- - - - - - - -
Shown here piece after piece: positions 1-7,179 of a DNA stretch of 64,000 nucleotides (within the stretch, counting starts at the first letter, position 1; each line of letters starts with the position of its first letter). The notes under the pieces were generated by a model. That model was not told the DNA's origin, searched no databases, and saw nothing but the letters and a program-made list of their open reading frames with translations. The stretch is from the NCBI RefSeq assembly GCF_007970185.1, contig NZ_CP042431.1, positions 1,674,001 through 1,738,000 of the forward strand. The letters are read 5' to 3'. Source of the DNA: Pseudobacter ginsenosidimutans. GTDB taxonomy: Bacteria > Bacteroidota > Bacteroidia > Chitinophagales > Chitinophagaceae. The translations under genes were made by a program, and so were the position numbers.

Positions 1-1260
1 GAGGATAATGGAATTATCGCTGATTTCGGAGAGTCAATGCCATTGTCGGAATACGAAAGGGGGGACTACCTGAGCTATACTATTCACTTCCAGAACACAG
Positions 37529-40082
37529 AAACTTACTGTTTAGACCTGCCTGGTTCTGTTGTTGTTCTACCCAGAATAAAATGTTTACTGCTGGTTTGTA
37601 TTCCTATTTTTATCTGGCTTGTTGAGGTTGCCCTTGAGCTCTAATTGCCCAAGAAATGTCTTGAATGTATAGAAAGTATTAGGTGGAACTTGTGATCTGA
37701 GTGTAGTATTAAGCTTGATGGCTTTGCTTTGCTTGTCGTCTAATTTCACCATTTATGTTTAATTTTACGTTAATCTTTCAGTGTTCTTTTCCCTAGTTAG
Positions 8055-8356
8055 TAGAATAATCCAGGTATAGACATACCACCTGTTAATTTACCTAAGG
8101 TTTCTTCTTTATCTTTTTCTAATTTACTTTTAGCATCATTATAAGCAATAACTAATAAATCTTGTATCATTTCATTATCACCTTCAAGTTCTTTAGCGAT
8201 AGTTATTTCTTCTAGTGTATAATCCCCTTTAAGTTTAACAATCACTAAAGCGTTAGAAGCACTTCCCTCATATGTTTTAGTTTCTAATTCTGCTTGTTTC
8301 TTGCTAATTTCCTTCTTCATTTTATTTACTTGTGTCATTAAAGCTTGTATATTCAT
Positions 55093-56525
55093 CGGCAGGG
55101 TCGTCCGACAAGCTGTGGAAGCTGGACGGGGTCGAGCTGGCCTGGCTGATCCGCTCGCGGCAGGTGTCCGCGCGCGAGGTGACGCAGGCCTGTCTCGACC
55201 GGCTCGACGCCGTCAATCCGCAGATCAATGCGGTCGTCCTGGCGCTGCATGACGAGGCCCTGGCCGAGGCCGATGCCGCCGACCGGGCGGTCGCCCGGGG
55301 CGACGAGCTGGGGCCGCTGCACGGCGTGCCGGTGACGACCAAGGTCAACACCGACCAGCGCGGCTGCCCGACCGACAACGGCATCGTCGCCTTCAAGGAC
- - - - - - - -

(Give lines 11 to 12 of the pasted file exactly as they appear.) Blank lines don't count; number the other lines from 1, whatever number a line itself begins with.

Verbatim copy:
8201 AGTTATTTCTTCTAGTGTATAATCCCCTTTAAGTTTAACAATCACTAAAGCGTTAGAAGCACTTCCCTCATATGTTTTAGTTTCTAATTCTGCTTGTTTC
8301 TTGCTAATTTCCTTCTTCATTTTATTTACTTGTGTCATTAAAGCTTGTATATTCAT